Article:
Crucifixion images tend to be sanitized. The reality was so much more shocking than we tend to realise. The frequency of reference, combined with serene artistic representations, has led many believers to have a altogether unrealistic mental image of the crucifixion.
If you are preaching in the next couple of days, before the celebration of Sunday, how should you handle the passion of our Lord? It is tempting for some to try to be as graphic as they can. The motivation may be good, but the net result can be lacking. Turning peoples’ stomachs is not the goal of Easter preaching. By all means be as biblical and historically accurate as you can be, but always keeping in mind that your listeners are a mixed bunch.
Some of them may fill their minds with horrific images from movie and video games. But there will be others present who find the slightest hint of blood brings about faintness and nausea. The goal is to preach Christ and Him crucified, not to preach so that all people recall is the horror of crucifixion itself. So beware of excessive medical detail, or overwhelming graphic description, or repulsive projected images.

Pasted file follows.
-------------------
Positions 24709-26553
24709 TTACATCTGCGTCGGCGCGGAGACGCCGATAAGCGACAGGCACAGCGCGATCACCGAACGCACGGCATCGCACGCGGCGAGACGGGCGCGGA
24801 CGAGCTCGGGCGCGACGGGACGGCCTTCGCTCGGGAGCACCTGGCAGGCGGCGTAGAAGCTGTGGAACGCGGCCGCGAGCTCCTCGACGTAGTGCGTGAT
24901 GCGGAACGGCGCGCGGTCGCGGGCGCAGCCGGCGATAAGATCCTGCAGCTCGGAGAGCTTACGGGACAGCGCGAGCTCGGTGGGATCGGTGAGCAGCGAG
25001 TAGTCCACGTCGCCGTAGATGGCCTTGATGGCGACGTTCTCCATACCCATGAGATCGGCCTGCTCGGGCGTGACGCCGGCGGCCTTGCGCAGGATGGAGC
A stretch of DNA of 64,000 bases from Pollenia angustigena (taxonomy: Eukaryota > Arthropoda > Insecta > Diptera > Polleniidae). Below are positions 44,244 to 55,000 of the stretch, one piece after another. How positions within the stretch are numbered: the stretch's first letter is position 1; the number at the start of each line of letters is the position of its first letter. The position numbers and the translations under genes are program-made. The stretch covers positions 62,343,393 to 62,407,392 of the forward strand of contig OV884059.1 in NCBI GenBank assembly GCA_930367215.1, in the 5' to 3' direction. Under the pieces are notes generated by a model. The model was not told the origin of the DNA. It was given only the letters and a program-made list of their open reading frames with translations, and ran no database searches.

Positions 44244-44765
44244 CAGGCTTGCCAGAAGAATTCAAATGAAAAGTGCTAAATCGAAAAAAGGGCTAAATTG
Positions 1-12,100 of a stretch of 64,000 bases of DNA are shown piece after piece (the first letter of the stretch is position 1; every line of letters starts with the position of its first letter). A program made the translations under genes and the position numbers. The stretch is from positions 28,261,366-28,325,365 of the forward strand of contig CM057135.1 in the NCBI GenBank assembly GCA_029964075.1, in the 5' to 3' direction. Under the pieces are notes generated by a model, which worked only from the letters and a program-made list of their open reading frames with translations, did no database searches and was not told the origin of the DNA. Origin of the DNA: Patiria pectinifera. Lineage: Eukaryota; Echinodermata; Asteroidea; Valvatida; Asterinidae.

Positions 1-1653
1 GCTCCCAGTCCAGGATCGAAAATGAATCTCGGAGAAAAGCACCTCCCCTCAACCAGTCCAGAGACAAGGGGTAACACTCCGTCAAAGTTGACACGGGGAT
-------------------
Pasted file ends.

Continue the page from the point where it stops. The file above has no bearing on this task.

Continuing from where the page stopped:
It is important to remember that people will be drawn by the work of the Spirit, not by the effectiveness of our storytelling and vivid description.
We need to find the right balance this Easter. Tell it well and help people to know the historicity and reality of Calvary. But be careful to rely fully on the Spirit to stir the heart, as opposed to simply stirring the stomach by excessive and unhelpful shock and awe tactics.
One thought on “Ground-Zero Preaching (Easter in the Pulpit) 3”
“Turning peoples’ stomachs is not the goal of Easter preaching…The goal is to preach Christ and Him crucified.” I completely agree. The case you’ve been making is apt, and I agree wholeheartedly that people, above all, desperately need the truth about Christ crucified, and how that truth changes everything for us, more than another gruesome reenactment of the crucifixion. Not that we should never be shaken from our complacency and be amazed at the depth of his suffering, but it should not be “it”.
One message I have not heard recently for Easter Sunday is 1 Corinthians 15. It is funny that the “Resurrection Chapter” is not one that seems to be turned to very often.